add: function(body, tag, zIndex)

NOTE: Problem with this approach is that there is no "remove" at the moment - so refreshing is a problem. See my LD29 game how I hacked around it (and refactor this!)

Bounding boxes

Sometimes it's useful to see where the bounding box of your entity is. There's no debug mode, but the default rendering of an entity is something like this:

gfx.ctx.fillStyle = "red";
gfx.ctx.fillRect(this.x, this.y, this.w, this.h);

You can call this._super(gfx) at the end of your entity render function (or draw your own) and you'll get a red box showing where the collision detection is used.

At the moment there is no option to have a different sized bounding box.


Uses John Resig simple classes:

var MyClass = Ω.Class.extend({
    init: function () {}

// Extend a base class
var MySubClass = MyClass.extend({});

// Instanciate the things
myClassGuy = new MyClass();
mySubClassGuy = new MySubClass();

Can call super:

var Baddie = Ω.Entity.extend({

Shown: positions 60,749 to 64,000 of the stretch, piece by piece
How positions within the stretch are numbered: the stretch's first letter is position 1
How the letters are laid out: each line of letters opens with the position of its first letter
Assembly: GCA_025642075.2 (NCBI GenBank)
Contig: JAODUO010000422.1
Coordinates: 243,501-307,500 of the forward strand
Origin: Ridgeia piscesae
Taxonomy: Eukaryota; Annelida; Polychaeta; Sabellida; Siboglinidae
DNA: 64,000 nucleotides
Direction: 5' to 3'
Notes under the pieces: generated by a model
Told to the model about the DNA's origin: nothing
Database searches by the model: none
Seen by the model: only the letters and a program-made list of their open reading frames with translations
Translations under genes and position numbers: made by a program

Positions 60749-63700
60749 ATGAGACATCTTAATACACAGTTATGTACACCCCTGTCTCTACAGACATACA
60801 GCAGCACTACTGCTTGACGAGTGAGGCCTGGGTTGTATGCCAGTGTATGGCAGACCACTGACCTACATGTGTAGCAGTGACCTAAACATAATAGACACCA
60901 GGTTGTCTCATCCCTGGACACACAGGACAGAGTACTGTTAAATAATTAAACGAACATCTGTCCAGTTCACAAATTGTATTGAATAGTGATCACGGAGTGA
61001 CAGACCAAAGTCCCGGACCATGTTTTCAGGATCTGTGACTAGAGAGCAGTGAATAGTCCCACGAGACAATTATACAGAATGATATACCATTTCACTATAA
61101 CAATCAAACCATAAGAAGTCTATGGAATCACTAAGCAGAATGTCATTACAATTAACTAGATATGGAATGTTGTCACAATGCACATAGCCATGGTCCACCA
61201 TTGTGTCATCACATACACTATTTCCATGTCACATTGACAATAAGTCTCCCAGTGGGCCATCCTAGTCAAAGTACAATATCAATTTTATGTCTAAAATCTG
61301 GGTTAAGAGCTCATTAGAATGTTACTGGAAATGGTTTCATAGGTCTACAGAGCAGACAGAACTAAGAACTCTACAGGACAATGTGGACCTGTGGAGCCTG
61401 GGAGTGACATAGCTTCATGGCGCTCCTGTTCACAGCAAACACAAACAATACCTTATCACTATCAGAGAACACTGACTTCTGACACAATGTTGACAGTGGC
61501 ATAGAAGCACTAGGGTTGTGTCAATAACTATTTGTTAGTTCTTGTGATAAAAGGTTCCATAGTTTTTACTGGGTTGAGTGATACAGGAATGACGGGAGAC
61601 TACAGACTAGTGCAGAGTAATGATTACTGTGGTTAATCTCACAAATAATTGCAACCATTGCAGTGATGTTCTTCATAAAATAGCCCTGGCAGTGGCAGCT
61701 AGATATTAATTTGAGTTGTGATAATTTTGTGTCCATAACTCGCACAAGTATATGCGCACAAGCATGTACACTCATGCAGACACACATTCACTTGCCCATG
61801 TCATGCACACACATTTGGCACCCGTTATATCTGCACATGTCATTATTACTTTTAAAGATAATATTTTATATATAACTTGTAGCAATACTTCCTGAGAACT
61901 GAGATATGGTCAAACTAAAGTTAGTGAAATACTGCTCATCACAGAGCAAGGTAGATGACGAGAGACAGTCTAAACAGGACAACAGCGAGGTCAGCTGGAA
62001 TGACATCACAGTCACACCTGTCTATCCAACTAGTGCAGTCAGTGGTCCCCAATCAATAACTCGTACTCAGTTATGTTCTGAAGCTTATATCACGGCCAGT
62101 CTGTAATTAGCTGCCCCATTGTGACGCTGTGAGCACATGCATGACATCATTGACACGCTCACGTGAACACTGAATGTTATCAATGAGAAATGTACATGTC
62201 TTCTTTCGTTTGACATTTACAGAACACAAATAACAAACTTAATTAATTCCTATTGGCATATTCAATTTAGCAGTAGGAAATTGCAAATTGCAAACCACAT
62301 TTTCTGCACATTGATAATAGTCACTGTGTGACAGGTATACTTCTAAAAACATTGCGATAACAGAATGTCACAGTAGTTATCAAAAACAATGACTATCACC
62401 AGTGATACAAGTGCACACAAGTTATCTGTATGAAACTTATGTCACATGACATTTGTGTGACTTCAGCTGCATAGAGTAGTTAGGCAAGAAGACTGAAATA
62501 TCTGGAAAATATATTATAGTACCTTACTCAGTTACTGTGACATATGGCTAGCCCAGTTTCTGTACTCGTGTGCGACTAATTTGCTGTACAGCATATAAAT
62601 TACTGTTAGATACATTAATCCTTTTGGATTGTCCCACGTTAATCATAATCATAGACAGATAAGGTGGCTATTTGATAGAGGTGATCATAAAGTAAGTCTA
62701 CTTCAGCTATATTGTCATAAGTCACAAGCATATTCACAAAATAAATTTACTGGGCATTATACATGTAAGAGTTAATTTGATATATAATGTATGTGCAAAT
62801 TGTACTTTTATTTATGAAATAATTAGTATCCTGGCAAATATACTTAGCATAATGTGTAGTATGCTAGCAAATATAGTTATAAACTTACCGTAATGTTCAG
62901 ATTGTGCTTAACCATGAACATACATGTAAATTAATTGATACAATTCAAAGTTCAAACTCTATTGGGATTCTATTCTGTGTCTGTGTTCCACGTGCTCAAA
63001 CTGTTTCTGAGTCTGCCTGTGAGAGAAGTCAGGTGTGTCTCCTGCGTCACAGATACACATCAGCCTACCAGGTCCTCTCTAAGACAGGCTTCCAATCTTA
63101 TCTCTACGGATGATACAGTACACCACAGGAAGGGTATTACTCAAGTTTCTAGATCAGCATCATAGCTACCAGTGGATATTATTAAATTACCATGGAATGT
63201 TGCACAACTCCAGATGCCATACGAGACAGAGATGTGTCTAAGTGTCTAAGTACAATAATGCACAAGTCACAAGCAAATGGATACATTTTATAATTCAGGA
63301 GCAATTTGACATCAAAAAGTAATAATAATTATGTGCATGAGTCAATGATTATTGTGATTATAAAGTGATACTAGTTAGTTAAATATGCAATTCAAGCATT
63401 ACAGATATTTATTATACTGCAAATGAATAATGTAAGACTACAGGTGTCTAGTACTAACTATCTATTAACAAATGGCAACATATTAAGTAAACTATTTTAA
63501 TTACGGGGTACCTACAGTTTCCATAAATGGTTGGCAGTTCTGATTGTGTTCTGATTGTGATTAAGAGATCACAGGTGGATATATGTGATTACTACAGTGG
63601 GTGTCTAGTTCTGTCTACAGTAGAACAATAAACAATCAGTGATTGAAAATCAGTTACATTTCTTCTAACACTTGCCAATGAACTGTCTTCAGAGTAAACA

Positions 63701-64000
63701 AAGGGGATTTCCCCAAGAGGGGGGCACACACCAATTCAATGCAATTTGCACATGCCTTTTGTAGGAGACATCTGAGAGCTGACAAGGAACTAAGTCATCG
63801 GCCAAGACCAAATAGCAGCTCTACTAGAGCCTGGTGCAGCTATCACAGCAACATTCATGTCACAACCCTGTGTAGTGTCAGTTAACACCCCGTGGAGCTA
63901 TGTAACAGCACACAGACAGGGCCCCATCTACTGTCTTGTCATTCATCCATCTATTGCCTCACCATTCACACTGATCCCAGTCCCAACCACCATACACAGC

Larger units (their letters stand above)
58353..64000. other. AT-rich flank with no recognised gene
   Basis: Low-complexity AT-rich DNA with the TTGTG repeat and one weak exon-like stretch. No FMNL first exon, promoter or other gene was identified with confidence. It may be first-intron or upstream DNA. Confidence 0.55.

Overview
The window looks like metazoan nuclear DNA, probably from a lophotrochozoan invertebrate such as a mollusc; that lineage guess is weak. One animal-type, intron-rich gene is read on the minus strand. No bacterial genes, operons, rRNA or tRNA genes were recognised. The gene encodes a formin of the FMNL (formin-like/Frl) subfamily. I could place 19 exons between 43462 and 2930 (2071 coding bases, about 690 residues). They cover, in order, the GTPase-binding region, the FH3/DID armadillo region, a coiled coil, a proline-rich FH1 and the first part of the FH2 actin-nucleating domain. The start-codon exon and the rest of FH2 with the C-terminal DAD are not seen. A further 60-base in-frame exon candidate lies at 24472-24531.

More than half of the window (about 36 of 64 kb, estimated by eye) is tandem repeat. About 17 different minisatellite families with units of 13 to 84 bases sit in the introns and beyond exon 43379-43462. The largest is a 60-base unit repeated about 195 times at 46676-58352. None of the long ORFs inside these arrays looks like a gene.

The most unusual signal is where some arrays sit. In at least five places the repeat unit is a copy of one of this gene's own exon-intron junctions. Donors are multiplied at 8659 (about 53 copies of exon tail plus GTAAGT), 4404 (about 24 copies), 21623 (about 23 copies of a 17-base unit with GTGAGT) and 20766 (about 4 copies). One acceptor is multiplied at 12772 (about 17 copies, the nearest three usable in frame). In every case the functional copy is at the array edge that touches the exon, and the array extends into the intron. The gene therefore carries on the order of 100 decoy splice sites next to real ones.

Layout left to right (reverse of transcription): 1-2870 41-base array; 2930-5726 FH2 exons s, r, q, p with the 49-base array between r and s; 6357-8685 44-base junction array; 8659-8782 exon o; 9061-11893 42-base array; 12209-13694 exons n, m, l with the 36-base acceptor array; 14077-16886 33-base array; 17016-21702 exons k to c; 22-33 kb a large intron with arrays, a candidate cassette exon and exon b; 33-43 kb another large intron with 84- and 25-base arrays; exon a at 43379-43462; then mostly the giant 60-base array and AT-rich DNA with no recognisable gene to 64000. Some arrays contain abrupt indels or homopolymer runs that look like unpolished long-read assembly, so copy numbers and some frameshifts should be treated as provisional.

init: function (x, y) {


        // ... do baddie init


There's also an init_post method that will be called after init.



Bind "actions" to key codes. The actions are just strings that make sense for your game... "fire", "jump", "decapitate"... whatever... You match the keycode (or a aliases like "up", "down" - see Ω.input for the full list) to the action:

Ω.input.bind("explodeThings", 32); // Bind space bar (code 32) to action "explodeThings"

Can map multiple at once:

    "fire": ["space", "touch", 13], // Bind multiple keys to the action "fire"
	"left": "left",
	"right": "right",
	"up": "up",
	"down": "down"

This lets you have multiple keys bind to the same action. In the example above the touch screen, space bar, and the enter key (keycode 13 (which incidentally also has the alias "enter")) all trigger the action "fire".

Then to test:

if (Ω.input.pressed("fire")) // A button with the action "fire" was pressed